Since I’d written about Brandy’s admission of having had an eating disorder early on in her career, I wanted to also make sure I shared this here, as well.
When asked if she, like her friend Kelly Rowland, struggled with learning to love her brown skin and her beauty:
“Absolutely. Just…my mom used to always say, you know Brandy you have a unique beauty. You know it wasn’t the typical what you see on magazines. You know just having far apart eyes and having different features, you know, high cheek bones and different things you kinda have to grow into. I definitely struggled with that. I didn’t think I was you know cute for a very long time. But, I know it’s kinda cliche’ to say that inner beauty it comes from within. But, it really does. When you work on yourself and when you take care of yourself and take care of your body, you grow into your beauty. You realize that no one looks like you, no one can be you, no one is you but you. And you really connect with that and embrace that. You know it took a long time to get to that point, but I definitely feel where Kelly is coming from. You would never think, cause’ I’ve known Kelly for a very, very long time and she always seem to be so…..not only confident but she was always beautiful within. So it just always…showed through her eyes and through her smile and everything. You never would’ve known that. And I’m just glad that she’s able to not only recognize her inner beauty but recognize her outer beauty. Because you are a BAD You know what! I don’t wanna say it on camera!”
“It’s great to be in a position where you can be honest and realize that you know, your light or your celebrity can be a testimony to other people to not feel like their alone. You know you want to be relatable and I love that about Kelly that she’s relatable and you just…feel like she’s your sister and I know my fans, they feel like I’m auntie or big sis or cousin because they feel like they can relate and that’s so important. So many of us don’t wanna feel by ourselves, like we’re the only ones going through something. Because it’s not true.”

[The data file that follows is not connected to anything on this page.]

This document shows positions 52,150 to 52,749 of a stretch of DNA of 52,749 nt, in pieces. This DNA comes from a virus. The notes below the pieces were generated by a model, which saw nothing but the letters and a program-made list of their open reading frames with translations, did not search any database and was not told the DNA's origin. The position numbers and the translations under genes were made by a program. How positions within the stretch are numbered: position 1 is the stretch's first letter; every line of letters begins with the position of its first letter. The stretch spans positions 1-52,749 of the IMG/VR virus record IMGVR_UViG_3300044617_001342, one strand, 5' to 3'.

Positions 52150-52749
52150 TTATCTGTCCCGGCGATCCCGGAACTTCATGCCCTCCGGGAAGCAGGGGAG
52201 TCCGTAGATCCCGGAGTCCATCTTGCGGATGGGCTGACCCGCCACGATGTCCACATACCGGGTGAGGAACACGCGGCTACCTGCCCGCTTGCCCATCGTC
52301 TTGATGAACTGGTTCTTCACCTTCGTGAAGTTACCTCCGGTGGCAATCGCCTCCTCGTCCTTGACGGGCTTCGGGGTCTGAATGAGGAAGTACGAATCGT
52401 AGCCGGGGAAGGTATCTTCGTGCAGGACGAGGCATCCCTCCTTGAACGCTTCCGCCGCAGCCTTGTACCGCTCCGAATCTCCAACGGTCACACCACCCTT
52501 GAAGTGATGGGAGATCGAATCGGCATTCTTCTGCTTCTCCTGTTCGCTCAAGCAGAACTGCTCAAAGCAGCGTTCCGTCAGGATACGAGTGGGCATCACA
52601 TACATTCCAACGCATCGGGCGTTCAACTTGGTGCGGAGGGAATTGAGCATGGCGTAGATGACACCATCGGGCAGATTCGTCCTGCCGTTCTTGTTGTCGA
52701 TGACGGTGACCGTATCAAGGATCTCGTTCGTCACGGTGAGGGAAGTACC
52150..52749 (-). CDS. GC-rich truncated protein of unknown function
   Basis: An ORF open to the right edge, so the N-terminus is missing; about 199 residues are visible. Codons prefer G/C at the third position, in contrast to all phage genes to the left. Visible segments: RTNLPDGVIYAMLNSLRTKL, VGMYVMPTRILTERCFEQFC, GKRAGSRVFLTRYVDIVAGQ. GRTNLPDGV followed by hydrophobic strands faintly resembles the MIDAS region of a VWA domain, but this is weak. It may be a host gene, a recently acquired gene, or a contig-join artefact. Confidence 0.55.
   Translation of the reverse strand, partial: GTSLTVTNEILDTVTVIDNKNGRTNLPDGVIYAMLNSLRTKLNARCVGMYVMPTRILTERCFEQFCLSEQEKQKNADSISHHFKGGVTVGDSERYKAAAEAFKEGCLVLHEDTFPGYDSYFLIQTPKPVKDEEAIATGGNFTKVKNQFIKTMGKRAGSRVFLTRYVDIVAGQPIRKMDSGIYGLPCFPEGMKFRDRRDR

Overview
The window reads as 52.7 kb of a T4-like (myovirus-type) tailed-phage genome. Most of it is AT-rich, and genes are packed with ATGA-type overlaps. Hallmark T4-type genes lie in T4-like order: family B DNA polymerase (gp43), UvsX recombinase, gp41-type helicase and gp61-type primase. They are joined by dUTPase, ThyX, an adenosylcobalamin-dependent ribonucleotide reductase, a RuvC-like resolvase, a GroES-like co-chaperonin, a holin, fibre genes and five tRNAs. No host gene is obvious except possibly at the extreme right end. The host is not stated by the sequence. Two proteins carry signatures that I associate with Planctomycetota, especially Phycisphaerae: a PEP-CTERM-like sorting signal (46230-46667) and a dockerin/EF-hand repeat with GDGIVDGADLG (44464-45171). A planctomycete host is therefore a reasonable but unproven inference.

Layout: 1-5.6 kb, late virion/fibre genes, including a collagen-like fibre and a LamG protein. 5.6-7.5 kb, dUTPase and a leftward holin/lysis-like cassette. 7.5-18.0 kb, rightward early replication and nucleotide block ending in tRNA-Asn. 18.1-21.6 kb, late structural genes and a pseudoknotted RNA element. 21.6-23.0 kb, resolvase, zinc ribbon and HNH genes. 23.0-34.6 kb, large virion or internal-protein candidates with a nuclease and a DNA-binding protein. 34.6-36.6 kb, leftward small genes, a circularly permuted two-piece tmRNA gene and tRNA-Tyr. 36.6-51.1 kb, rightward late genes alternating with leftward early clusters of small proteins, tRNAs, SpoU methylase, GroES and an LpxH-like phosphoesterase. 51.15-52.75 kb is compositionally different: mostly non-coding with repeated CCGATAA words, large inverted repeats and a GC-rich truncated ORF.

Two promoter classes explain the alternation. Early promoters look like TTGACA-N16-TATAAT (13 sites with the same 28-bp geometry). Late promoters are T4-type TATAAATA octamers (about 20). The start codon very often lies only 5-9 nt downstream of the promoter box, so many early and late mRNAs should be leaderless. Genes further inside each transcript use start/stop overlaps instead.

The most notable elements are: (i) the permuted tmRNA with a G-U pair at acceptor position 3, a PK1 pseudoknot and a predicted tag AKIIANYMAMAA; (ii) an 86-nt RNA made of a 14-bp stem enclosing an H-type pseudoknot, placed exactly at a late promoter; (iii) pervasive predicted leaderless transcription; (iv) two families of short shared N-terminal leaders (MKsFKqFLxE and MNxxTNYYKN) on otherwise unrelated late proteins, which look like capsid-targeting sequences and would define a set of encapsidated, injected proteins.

After today’s earlier post, I really needed to see this. I needed my mind on something else.
I really appreciate hearing Brandy – someone I loved while I was growing up – talk about the things that made her different, like her eyes and cheekbones. It did, however, crush me to see her – instead of reifying her own outer beauty – going to that old trope about “inner beauty.”
I’ve written about this before, that “inner beauty” is foolishness – can you be a great person? Absolutely, but to rest comfortably on the idea that “inner beauty” is as valuable as “outer beauty” only further perpetuates the idea that there isn’t multiple definitions of beauty. I don’t have to be conventionally beautiful, with fair skin and thin, blonde hair, in order to see myself as beautiful. I’m not “only allowed to call myself beautiful” only I’m actually someone’s definition of “pretty,” like Kelly Rowland. I’m allowed to have my own belief of what “beauty” is, and I’m allowed to call myself as much.
I have to tell y’all, it’s hard out here for a big-haired, afro-wearing girl. You’ve seen my videos – you know full well just how much hair I’m dealing with, and I wear it shamelessly. When I went back to Indiana to be at my Mother’s bedside, I wore my hair out every day, and I’m entirely certain that half of Indianapolis was confused. Entire families of white people, sitting in the waiting room of the ICU, joined together to giggle at “whatever the hell that is on her head,” because “it needs to be tamed.” If I didn’t have my own definition of “beauty” that allowed space for me to exist peacefully with my big hair, pointy nose, big forehead and brown skin? I’d still be rocking a relaxer, wearing foundation that’s too light and asking the Gods why I couldn’t be born to look more like my passe blanc mother.
I’d also still be trying to shit on other women and make them feel less than, because a cornerstone of “beauty” being so “valuable” is that you can’t let everyone have it. Beauty is one of those mangy carrots that we keep dangling in front of women. Beauty begets “favors” – like favors from men, which is what we all want, amirite? – and if everyone has beauty, then everyone has to split the favor… and we can’t have that, can we?
I’m overjoyed to see Brandy, Kelly and women like them talk about the challenges they’ve faced to accept themselves, but I want more for all of us than this. I want them to be able to say “Of course I am beautiful.” I want them to be able to look at each other and say, “Of course you’re beautiful. You look just like me!” I want them to be able to look at women who don’t look like them and reinforce their beauty, too. I want us all to be able to look at each other and think we’re all beautiful when we’re at our best, without feeling like finding beauty in someone who looks “different” means that you think you are, somehow, not.